BELGRADE — Residents of Belgrade and Rome will have the chance to weigh in about the possibility of merging their fire and rescue departments.

“What they’re trying to do is (find out) what the community at large would like to see from their fire and EMS services,” said Belgrade Town Manager Dennis Keschl. 

A committee studying the potential merger will create a questionnaire that will be sent to residents, along with a letter telling them about the financial strain the fire departments are experiencing.

Keschl provided the letter to each of the town’s selectmen at Tuesday’s regular meeting.

“It can no longer be guaranteed that when a call is placed, a local response will take place,” the letter states.

It also notes the physical demands of the departments are significant, and there is need for recruiting younger members when, at the same time, aging populations add a strain to rescue departments.

“As communities make a concerted effort to support aging in place, these medical needs and safety consideration grow,” the letter states.  

The discussion about merging the departments is being addressed because of concerns about better service to residents and because of a dwindling number of firefighters. The feasibility of merging the fire and rescue departments is being studied by community members from the two towns; the towns provide mutual aid to each other.

Around 30 volunteers were protecting Belgrade when the committee was formed. According to Rome’s website, the rescue squad has nine active members while the fire department has 14.

The questionnaire asks if residents feel comfortable with the current level of fire and rescue coverage, whether residents would be willing to pay for full-time fire and rescue employees, and other questions. Residents can show their feelings on a questions by rating between 1 and 10, and they can provide comments.

The study committee will tabulate the responses in order to move forward with discussions, Keschl said.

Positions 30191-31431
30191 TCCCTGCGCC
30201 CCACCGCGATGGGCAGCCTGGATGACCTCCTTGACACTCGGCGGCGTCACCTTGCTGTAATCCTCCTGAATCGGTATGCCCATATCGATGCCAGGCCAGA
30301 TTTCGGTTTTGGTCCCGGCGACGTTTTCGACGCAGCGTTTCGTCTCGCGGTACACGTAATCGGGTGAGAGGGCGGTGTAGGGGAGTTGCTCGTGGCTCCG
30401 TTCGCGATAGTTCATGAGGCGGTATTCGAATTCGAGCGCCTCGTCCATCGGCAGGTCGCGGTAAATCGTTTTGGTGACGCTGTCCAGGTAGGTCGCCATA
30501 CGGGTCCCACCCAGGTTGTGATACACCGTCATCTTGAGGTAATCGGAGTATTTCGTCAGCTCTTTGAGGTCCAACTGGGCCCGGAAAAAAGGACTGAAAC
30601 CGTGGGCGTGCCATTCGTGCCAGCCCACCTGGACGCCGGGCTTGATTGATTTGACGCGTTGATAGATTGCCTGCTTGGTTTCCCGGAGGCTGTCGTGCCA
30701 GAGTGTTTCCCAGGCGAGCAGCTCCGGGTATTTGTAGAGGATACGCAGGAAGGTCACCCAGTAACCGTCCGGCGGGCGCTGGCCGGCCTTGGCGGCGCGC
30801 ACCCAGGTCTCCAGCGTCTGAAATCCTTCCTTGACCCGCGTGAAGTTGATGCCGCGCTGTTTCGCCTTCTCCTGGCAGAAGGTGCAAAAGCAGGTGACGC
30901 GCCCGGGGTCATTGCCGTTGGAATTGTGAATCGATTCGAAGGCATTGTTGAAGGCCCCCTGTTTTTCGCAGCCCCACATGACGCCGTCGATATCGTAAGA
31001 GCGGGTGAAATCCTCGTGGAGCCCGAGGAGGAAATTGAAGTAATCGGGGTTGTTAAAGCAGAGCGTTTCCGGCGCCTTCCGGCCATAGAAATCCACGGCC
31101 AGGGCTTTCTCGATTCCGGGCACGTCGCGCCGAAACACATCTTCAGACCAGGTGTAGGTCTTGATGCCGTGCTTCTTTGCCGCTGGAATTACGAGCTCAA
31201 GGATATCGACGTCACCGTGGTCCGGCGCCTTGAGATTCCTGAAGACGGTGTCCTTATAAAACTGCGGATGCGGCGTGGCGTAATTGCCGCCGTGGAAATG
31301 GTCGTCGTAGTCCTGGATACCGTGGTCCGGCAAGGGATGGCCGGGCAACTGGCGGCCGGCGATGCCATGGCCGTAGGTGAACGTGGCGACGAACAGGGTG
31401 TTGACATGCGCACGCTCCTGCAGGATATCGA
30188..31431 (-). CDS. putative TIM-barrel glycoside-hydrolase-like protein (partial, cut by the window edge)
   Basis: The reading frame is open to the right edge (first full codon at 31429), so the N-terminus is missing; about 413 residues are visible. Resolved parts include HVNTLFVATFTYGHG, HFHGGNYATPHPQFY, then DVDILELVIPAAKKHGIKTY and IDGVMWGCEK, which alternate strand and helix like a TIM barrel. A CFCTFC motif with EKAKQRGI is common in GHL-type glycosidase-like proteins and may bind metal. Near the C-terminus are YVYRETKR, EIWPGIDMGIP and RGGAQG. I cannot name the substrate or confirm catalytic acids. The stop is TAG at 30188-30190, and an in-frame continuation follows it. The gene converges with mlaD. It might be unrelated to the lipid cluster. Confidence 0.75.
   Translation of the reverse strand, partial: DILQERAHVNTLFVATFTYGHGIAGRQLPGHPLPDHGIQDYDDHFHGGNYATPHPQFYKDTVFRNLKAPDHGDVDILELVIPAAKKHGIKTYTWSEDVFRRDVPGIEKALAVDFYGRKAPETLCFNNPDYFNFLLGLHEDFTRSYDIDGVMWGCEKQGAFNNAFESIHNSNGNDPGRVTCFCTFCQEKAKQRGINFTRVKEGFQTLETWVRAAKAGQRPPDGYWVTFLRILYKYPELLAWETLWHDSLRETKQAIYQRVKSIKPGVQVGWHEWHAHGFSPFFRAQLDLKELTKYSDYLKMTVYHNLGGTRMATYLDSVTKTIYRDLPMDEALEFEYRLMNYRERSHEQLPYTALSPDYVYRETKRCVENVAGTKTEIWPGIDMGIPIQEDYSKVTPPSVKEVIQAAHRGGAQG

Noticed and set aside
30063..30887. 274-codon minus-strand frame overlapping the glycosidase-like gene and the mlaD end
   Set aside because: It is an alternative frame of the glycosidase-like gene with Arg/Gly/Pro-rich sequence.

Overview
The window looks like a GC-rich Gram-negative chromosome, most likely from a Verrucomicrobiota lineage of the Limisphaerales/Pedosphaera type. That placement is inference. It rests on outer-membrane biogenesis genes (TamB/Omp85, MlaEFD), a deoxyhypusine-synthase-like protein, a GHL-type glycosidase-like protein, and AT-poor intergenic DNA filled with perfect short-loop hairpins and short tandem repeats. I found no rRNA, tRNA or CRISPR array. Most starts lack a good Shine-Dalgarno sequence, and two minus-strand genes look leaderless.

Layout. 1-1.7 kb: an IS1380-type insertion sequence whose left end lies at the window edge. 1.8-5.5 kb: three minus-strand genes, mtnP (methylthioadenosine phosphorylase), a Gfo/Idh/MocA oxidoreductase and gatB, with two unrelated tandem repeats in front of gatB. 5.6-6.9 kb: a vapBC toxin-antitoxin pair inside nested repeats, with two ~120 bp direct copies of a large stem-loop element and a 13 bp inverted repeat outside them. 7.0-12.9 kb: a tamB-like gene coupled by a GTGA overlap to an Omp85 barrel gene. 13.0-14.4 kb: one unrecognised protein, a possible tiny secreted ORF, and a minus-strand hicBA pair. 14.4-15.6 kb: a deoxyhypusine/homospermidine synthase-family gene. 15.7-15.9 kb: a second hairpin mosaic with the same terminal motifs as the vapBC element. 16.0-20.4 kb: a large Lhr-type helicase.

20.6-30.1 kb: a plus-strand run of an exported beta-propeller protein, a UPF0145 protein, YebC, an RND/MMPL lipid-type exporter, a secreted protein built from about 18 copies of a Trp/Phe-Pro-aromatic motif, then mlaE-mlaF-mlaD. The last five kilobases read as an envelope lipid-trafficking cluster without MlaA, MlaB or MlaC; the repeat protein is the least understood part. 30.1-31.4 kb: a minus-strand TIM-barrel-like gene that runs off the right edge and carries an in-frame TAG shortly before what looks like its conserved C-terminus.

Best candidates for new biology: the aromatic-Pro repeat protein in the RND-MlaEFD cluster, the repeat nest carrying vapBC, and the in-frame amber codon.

The questionnaire will be available to Rome residents at its election on Friday, at the Town Meeting Saturday and on the town’s website. In Belgrade, it will be available at the Town Meeting on March 16 and then in the town office.

Belgrade selectmen also discussed the possibility for charging an accident fee for emergency response, which would be recouped from insurance companies.

If the town started doing this, Selectman Ernst Merckens suggested using these fees to pay any potential new staff.

“We may need to increase turnout costs (for volunteers), and anything we can get to cover that can help,” he said.

The town employs Travis Burton as a full-time firefighter and paramedic. Burton has been working for the department since 2014.

Lastly, selectmen also discussed the fire department’s access to residences on private roads, which aren’t always plowed or maintained for large equipment.

“Even if you don’t have the ordinance, what do you do?” Keschl asked. “You don’t get to the fire.”

They agreed to explore the necessity of an ordinance that would provide standards for private drives and see if other towns have created such ordinances and how they’re formulated.

 

Abigail Austin — 621-5631
[email protected]
Twitter: @AbigailAustinKJ


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